Originally Posted by Tom Servo
By the time I have evidence, it will be too late. However, we've got precedent. Consider the 1986 FOPA. That was a good bill until Rangel got his hooks into it at the last minute and slipped in a poison pill.
Poison pill, heck. The FOPA was never a good bill. Look how the basic premise plays out in real life. Greg Revell misses a connection at Newark Airport, spends a night in an airport
hotel, and goes to jail for illegally possessing a firearm in NJ.
People are convinced that the FOPA (which, after all is based on interstate commerce
, doesn't apply if you are traveling between contiguous states. So if I live in New Mexico and I go to Arizona to buy something, that's NOT interstate commerce?
Other people believe that the FOPA allows ONLY for actual travel -- to the extent that it doesn't allow the traveler to stop for gas, food, or potty breaks, let alone stopping to sleep for the night. Does the FOPA actually say that if I'm driving from Maine to San Diego I have to drive straight through, that if I stop to sleep in Des Moines I am no longer under the umbrella of the FOPA?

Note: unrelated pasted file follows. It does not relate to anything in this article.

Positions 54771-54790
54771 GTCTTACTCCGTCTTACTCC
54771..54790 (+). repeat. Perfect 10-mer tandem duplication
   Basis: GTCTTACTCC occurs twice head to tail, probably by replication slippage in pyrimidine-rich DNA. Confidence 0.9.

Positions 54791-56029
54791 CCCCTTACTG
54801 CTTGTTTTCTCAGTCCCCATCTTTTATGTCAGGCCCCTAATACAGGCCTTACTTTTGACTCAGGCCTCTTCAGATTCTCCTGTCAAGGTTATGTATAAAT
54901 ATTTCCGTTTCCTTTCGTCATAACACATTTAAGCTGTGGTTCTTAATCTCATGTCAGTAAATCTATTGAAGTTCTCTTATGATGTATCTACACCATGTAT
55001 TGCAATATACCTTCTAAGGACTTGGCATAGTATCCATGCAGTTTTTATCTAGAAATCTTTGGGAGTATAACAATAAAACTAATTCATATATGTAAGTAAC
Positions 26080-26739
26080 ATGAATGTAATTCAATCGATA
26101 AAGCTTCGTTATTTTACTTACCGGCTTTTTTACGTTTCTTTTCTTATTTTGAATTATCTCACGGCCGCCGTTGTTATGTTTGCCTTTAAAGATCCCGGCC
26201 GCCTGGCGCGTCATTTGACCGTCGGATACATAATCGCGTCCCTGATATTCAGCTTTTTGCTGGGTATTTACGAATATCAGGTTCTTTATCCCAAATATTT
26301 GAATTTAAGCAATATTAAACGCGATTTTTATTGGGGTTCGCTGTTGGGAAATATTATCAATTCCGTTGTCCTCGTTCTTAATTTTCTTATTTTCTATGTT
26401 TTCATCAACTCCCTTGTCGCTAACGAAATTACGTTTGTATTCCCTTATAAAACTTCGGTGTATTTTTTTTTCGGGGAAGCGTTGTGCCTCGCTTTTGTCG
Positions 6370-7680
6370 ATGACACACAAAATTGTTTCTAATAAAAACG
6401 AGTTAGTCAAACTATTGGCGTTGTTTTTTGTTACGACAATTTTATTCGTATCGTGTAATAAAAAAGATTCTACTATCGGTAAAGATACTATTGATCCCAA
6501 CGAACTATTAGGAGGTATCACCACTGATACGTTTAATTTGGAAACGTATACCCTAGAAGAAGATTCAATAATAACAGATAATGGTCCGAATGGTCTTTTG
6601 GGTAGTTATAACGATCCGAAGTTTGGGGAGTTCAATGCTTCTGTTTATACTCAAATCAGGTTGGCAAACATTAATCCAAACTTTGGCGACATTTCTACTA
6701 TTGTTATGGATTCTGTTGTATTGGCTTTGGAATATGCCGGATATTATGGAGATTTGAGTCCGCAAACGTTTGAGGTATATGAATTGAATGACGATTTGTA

I don't think any of the above make sense. But, given the lousy wording of the law, I understand how people come to have these fears. The FOPA was never a good bill. It was a not-so-bad idea, but horribly executed from the outset. In reality, it's clear that whoever drafted it never thought beyond travel by private auto.